Subject: New Displays User in the Millennium

A new type of flat display called OLEDs, for organic light-emitting diodes, could be widely available in a few years, ushering in an era of video postcards, laptops with furling screens, and glowing ceiling panels that illuminate jetliners. "This is probably the hottest research area in the whole field of flat-panel displays," says the VP for display-industry research at Stanford Resources Inc., who predicts that OLED sales are likely to soar from almost nothing today to $400 million by 2004. "I don't think there has ever been a new display technology that went from nothing to 65 players in just three or four years." Physicist Richard Friend, who is a co-discoverer of the light-emitting organic polymers, predicts: "It's not fanciful to think of active electronic circuits that are no more difficult to make than the glossy Sunday newspaper supplement, which you throw away on Monday." (Business Week 19 Oct 98)

FROM: Edupage, 22 October 1998
Subject: Lock-on-a-Chip

Researchers at Sandia National Laboratories have developed a way to build a microscopic mechanical lock into computer chips, blocking hackers from accessing whatever information that chip is handling, including data on the hard drive. The lock's tiny gears are created as part of the chip-making process, and only by typing a combination of six letters selected by the computer owner will the chip turn on. The chip lock design, which will cost only about a dollar more per chip, will be perfected and brought to market in about two years, say the researchers. (Wall Street Journal 22 Oct 98)

FROM: Edupage, 22 October 1998
Subject: Microsoft and Bloomsbury Publishing Take on "World English"

Microsoft and British publisher Bloomsbury Publishing have developed a new dictionary of "world English," which will be marketed in both print and electronic formats. The companies say the dictionary, which was created with contributions from more than 250 lexicographers and consultants from 10 countries, will reflect English "as the language of the world." An adviser to the project says the Encarta World English Dictionary's strength lies in its international flavor. "Dictionaries are witnesses. They present observations on what English is like in different places. This one was particularly good at assembling witnesses from different places." (Chronicle of Higher Education 23 Oct 98)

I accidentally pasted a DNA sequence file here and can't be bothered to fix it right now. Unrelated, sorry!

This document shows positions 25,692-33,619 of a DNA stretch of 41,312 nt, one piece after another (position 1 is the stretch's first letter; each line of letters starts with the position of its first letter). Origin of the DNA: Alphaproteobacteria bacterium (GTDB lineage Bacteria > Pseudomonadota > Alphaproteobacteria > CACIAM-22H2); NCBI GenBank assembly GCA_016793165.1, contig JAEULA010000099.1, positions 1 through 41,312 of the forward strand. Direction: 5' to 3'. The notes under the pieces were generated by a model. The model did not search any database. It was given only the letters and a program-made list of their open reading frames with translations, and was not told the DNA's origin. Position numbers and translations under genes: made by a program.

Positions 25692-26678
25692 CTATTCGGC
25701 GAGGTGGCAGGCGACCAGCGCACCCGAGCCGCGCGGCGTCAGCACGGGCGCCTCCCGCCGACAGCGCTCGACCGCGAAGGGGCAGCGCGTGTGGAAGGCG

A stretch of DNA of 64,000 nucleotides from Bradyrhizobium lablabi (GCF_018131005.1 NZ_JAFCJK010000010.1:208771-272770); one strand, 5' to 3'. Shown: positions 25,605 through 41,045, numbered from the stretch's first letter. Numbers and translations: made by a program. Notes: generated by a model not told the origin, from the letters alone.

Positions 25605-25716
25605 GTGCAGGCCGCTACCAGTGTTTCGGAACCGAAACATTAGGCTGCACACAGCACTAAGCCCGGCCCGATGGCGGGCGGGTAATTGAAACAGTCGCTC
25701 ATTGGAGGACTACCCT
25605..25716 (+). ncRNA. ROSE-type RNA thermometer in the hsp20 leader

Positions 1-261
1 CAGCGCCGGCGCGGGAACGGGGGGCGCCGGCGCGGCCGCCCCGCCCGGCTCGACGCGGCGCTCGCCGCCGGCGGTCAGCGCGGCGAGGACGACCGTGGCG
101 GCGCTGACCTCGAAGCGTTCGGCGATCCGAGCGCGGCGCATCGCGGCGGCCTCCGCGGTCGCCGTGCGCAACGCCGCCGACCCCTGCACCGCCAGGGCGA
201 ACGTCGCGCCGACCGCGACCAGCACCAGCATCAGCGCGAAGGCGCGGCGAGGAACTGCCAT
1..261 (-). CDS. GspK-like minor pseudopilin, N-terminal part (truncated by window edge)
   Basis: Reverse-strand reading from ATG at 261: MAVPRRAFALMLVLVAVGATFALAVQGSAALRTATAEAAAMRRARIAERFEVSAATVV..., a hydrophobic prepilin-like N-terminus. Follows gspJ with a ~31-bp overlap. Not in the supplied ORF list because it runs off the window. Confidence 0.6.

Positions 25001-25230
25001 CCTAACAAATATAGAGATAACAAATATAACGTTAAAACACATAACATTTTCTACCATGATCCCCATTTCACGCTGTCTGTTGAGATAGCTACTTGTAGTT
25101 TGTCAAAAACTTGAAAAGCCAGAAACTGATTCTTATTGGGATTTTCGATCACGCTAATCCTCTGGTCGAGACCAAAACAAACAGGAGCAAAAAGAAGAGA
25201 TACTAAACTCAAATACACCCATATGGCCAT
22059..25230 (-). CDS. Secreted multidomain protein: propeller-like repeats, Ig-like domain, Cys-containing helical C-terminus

FROM: Edupage, 8 September 1998
Subject: Biometric Technology Set to Take Off

"Biometrics will be pervasive within two years," predicts Barry Wendt, CEO of SAC Technologies. The advent of low-cost, high-power PCs is making it possible to implement biometric security systems without spending a lot of extra cash. Compaq is now offering a $99 fingerprint reader as a peripheral for its Deskpro PC line, and voice recognition and facial verification technologies are also becoming more affordable. "A little software, some hardware, 8-bit digitization, a $1.50 microphone, and you have some pretty discriminating (voice-recognition) technology," says Wendt. "Facial-verification technology can be implemented for less than $50." (TechWeb 3 Sep 98)

FROM: Author Unknown (If you know the author please let me know as I would love to give her/him credit.)
Subject: Dr. Seuss on Computers

Computer Instructions by Dr. Seuss

If a packet hits a pocket on a socket on a port,
and the bus is interrupted as a very last resort,
and the address of the memory makes your floppy disk abort,
then the socket packet pocket has an error to report.

If your cursor finds a menu item followed by a dash,
and the double-clicking icon puts your window in the trash,
and your data is corrupted 'cause the index doesn't hash,
then your situation's hopeless and your system's gonna crash!

If the label on the cable on the table at your house
says the network is connected to the button on your mouse,
but your packets want to tunnel on another protocol,
that's repeatedly rejected by the printer down the hall,
and your screen is all distorted by the side effects of gauss,
so your icons in the window are as wavy as a souse,
then you may as well reboot and go out with a bang,
'cause as sure as I'm a poet, the sucker's gonna hang!

When the copy of your floppy's getting sloppy on the disk,
and the microcode instructions cause unnecessary risk,
then you have to flash your memory and you'll want to RAM your ROM.
Quickly turn off the computer and be sure to tell your Mom!

This publication is a collection of bits and bytes that I assemble as I wander about on the Internet. If you have notes to share send them to me.

Moving Together is not an official publication of Maharishi University of Management. It is nothing other than a personal try to share/create a collective wisdom in the area of technology as it impacts professional Kinesiologists.

Ken Daley
Associate Professor
Department of Exercise and Sport Sciences
Maharishi University of Management
Fairfield, Iowa USA 52557
Member of the Internet Developers Association